By Monica Alonzo
By Stephen Lemons
By Jason P. Woodbury
By Dulce Paloma Baltazar Pedraza
By Ray Stern
By Pete Kotz
By Monica Alonzo
By New Times
A parade of pedestrians streams down Roosevelt Street on a warm First Friday evening in April, bringing life to an urban stretch that is desolate on most other nights of the month.
Like colorful spring blossoms sprouting up from barren plots of desert, the dusty sidewalk and parking lot next to the Modified Arts gallery is swarming with a noisy, eclectic mix of people: shaggy-haired boys in skinny pants sucking on cigarettes, well-dressed middle-aged art collectors toting bottles of water, glitter-smeared teenage girls in tank tops gabbing on cell phones.
Then, something catches the crowd's attention, and the loud chatter is reduced to a chorus of curious, excited murmurs. A gang of about two dozen hipster guys and girls on outlandish bicycles cruises east on Roosevelt, drawing a lot of stares.
One by one the bikes slowly pass by, each different from the next. Some have handlebars two feet high, some are stretched out and ride low to the ground, some have front forks raked out like chopper motorcycles -- and some have all of the above. The one thing they have in common is extreme exaggeration.
These cutting-edge rides are mobile sculpture, the latest wave of expression among creative young Phoenicians who thrive on the do-it-yourself ethos. Not content to ride pricey "cookie-cutter bikes," which they so often scorn, these custom bicycle builders get a thrill out of making and riding their own designs, which are often constructed from metal scraps. Their aesthetic is inspired by the tough-looking customized motorcycles of the 1960s and 1970s, but it also includes whimsical design ideas that are purely tongue-in-cheek.
Because the small but flourishing scene is so new, some of the builders are just getting to know each other, while others with coincidentally similar approaches to bike building are still working independently. Sometimes they actually do get a chance to meet up, particularly during the First Friday art walks in Phoenix, the Final Friday art events in Tempe, and on random weekends. But even when they cruise together, it's obvious that each individual has a unique vision of how to construct a radical ride.
Potential buyers often approach the bike builders when they're out cruising, sometimes making offers that are too good to refuse. The choppers are labors of love, though, and don't come cheaply from people who've put a lot of elbow grease into them. Until the scene grows into something more cohesive, word of mouth will continue to be these builders' best form of advertising.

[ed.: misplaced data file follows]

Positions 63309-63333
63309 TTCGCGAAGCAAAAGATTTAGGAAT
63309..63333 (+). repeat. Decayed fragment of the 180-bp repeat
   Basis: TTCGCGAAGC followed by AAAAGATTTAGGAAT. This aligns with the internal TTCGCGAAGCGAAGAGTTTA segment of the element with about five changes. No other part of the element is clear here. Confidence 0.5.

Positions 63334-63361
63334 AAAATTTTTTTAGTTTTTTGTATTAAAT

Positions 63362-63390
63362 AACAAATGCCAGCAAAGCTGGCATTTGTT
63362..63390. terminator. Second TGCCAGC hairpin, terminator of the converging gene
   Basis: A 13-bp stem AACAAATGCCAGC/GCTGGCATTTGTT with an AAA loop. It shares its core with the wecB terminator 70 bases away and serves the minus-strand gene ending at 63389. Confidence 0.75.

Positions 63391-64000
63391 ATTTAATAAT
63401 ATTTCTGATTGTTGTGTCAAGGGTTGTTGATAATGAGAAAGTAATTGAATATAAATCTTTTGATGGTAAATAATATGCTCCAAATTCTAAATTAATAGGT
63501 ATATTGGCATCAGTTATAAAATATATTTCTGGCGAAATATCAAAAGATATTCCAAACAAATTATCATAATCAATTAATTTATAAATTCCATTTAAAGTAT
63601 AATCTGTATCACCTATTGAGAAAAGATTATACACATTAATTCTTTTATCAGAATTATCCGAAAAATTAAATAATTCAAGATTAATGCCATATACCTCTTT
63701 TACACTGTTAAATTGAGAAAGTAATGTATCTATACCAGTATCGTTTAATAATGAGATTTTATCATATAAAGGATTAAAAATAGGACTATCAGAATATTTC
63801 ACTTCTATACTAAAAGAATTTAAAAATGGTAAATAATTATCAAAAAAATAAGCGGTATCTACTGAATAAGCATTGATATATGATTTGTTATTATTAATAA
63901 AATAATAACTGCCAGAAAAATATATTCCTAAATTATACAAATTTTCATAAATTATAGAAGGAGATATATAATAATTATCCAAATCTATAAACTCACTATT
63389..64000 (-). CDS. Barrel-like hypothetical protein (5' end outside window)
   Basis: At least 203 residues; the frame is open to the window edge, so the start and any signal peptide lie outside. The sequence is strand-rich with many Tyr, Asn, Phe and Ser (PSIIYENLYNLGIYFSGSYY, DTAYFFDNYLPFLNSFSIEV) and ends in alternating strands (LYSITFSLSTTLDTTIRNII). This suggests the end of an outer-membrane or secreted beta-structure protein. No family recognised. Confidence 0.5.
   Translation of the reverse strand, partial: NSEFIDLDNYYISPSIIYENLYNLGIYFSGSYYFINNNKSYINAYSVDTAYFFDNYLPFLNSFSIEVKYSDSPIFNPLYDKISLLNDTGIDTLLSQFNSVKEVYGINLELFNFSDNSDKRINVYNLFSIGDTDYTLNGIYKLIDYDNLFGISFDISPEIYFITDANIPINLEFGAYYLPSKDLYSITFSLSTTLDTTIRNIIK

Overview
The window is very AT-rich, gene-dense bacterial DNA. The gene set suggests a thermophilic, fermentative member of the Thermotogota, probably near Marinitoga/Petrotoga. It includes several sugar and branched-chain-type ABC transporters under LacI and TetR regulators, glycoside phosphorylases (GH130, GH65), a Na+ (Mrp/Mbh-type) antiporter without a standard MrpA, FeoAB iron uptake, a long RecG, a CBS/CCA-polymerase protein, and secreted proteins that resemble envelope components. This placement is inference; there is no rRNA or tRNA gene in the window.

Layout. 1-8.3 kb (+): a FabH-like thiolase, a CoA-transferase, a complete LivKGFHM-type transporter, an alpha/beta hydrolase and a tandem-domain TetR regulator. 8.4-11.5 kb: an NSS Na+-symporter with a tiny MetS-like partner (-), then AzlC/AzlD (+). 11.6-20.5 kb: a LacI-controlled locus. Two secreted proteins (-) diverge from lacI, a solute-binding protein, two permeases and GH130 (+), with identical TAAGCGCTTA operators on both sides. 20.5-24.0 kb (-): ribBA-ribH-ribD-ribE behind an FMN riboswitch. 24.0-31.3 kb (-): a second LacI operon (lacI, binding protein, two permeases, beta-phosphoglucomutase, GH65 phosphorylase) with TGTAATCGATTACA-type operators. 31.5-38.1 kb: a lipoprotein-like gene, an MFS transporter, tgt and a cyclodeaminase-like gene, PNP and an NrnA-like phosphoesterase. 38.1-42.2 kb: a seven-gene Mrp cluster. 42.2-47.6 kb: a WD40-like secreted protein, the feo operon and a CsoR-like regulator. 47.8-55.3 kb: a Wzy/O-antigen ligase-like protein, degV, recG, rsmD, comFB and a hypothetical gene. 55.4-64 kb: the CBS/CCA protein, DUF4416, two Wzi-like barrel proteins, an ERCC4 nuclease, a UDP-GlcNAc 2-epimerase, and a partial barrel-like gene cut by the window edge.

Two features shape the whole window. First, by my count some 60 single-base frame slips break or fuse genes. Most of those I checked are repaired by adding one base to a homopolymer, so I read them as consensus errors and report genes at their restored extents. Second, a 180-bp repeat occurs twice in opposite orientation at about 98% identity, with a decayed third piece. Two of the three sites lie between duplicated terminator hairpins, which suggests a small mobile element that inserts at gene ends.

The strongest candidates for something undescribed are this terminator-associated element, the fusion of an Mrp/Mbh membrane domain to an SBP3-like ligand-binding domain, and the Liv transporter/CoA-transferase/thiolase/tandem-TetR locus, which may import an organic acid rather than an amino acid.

Building the bikes is sometimes a source of extra cash, sometimes just a hobby, and sometimes even a political statement. But above all, it's a way of life that blends the necessities of transportation with the irresistible urge to create art.
Ryan Murray has a lot to do with the sporadic custom bicycle sightings in downtown Phoenix and Tempe in the past several months. Many of the wild rides are his own creations, built from scratch.
"We try to do First Friday every month -- it's turned into a tradition," says Murray, who's majoring in sculpture and film at Scottsdale Community College. "That's a lot of fun because it's my artwork moving around, and everybody gets to see it -- I get a lot of attention. But I usually don't get to go to very many galleries because of all the bikes."
Clad in a baggy tee shirt and shorts, the wavy-haired, athletic 22-year-old exudes a California surfer kind of energy -- laid-back, but fearless.
That impression is reinforced by the enormous snowboard ramp in the backyard of the house he shares with two roommates. It's at least 15 or 20 feet tall and covered in dirty white carpet. Murray says he often soaps it down and hoses it off, then launches off of it on his snowboard.
Murray's always been into bikes. From the looks of the bicycle and motorcycle posters adorning his living room walls, he's drawn to anything on wheels. "But I didn't start building bikes until September, when I moved out of my parents' house," he admits.
Over the past five years, Murray learned welding from making skate rails and lowering cars, and now it's his main source of income. While he also tinkers around with Vespa scooters, Murray says it was important for him to learn how to build bikes. "I figured I should probably mess around with bicycles first, before I mess around with a motor."
In 10 short months, he's built more than 20 of them under the name Antic -- some for his friends, many for himself. He hasn't sold any yet, but it's not for anyone's lack of interest. With prices that climb up to $800, depending on the bike, "Everyone wants one but nobody has the money," he says.
Still, that's not stopping him from making bikes like a madman. Sometimes Murray can finish a frame in a day. In the garage workshop behind his house, where punk rock plays loudly and a fan keeps the 105-degree air circulating, Murray shows off his latest project, a raw metal frame with a rounded, motorcycle-style fender and a front joint angled to accommodate an extremely long fork.